COULD A HUG A DAY KEEP the doctor away?
In a study of over 400 adults, researchers found that hugging may reduce the chance a person will get sick. The participants with a greater support system were less likely to get sick. And those with the greater support system who did get sick had less severe symptoms than those with little or no support system.
We hug others when we’re excited, happy, sad, or trying to comfort. Hugging, it seems, is universally comforting. It makes us feel good. And it turns out that hugging is proven to make us healthier and happier.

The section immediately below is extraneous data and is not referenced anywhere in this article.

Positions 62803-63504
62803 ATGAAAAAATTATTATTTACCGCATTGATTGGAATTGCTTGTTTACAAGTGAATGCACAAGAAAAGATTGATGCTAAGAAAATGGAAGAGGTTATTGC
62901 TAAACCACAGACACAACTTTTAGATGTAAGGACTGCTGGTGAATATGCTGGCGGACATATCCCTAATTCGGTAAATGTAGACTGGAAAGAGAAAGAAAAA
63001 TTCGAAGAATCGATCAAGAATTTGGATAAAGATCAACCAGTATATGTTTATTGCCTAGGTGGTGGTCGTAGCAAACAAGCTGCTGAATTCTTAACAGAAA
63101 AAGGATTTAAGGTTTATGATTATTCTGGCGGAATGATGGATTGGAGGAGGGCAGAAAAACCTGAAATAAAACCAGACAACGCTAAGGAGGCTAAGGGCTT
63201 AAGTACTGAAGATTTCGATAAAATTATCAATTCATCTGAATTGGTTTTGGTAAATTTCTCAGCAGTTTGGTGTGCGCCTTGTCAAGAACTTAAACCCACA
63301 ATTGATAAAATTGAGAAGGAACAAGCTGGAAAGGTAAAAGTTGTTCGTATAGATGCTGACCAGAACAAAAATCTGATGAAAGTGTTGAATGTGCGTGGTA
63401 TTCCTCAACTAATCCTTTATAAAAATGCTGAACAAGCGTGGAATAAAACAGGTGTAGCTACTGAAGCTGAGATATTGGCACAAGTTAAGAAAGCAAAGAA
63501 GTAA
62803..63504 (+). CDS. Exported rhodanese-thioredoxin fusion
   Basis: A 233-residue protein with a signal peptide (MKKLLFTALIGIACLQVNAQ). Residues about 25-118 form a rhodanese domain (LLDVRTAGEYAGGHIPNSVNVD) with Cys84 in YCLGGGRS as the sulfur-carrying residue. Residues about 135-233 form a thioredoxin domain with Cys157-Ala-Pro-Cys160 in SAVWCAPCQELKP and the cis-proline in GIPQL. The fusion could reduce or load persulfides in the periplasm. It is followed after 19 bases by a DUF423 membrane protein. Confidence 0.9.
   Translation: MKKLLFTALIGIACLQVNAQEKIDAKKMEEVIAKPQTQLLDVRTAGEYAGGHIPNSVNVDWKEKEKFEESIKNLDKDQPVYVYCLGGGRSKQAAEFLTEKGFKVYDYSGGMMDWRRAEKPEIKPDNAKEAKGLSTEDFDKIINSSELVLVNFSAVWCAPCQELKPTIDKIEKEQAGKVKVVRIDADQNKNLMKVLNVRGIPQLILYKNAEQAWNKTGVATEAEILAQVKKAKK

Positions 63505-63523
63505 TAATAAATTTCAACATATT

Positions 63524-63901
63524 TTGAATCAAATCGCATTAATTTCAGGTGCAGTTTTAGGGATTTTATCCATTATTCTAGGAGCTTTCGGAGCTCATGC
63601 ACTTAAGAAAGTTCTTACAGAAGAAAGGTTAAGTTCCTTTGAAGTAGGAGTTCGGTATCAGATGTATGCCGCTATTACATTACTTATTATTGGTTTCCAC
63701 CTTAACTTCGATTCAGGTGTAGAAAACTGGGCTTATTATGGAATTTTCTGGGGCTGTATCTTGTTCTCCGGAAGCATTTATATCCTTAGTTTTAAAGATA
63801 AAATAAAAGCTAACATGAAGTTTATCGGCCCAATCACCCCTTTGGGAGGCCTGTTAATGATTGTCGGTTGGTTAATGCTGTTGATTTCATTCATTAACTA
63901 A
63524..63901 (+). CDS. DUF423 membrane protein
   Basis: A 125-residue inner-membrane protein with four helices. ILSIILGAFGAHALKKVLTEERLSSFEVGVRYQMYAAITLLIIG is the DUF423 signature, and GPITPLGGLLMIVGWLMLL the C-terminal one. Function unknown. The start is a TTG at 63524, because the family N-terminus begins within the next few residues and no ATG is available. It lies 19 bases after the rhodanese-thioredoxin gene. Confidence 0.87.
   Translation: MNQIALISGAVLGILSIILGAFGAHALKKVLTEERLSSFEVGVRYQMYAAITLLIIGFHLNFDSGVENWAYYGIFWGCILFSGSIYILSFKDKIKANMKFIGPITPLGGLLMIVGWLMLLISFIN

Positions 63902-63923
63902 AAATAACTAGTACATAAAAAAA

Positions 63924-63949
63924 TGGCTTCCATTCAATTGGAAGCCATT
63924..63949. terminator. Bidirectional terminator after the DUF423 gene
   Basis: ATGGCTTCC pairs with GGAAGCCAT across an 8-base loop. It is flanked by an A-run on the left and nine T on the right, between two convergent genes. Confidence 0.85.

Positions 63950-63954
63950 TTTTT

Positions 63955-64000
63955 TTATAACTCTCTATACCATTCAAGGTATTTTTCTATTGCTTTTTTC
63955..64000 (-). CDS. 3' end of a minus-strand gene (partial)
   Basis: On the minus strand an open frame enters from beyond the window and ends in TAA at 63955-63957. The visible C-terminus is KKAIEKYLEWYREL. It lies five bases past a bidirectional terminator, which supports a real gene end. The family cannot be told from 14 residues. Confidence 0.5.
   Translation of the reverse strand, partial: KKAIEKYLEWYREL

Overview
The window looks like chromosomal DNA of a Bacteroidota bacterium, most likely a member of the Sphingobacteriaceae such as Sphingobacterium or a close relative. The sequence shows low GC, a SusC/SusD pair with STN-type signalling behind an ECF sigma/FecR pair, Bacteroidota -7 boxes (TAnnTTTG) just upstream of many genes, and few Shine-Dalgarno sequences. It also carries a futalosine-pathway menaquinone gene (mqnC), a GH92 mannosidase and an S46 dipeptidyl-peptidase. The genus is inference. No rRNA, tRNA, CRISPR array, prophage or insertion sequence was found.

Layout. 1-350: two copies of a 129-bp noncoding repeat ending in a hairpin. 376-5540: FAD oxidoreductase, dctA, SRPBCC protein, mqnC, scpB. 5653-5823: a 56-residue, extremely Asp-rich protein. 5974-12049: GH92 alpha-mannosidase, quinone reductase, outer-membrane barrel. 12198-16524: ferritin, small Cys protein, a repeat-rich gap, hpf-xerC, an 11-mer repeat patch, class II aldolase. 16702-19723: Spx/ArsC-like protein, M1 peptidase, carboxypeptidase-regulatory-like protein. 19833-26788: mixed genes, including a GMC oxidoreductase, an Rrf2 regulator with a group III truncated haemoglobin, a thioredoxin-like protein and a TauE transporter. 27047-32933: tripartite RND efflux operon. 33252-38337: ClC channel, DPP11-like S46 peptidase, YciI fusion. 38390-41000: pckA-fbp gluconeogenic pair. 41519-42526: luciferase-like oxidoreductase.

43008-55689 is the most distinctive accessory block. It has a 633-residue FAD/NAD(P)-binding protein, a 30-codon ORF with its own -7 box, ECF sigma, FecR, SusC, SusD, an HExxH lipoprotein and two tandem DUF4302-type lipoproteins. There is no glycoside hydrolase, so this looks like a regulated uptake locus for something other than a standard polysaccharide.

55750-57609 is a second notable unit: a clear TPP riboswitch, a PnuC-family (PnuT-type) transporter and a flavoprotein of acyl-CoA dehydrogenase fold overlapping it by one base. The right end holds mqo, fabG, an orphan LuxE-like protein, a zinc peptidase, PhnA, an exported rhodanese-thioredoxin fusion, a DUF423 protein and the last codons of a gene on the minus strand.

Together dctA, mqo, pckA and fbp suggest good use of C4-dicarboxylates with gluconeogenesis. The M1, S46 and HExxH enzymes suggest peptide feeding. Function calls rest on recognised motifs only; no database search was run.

According to scientists, the benefits of hugging go well beyond that warm feeling you get when you hold someone in your arms
Research shows that when people who live together had warm physical interactions, blood pressure was lower when asked to do a stressful task. In the same vein, additional literature shows that better relationship quality also correlates to lower blood pressure, furthering the idea that yes, it’s important to make efforts to keep our relationships thriving.
Yet another study shows that feeling supported by your partner generally keeps oxytocin levels — the “bonding” hormone that makes us feel less depressed and anxious — higher, better equipping us for life outside the home.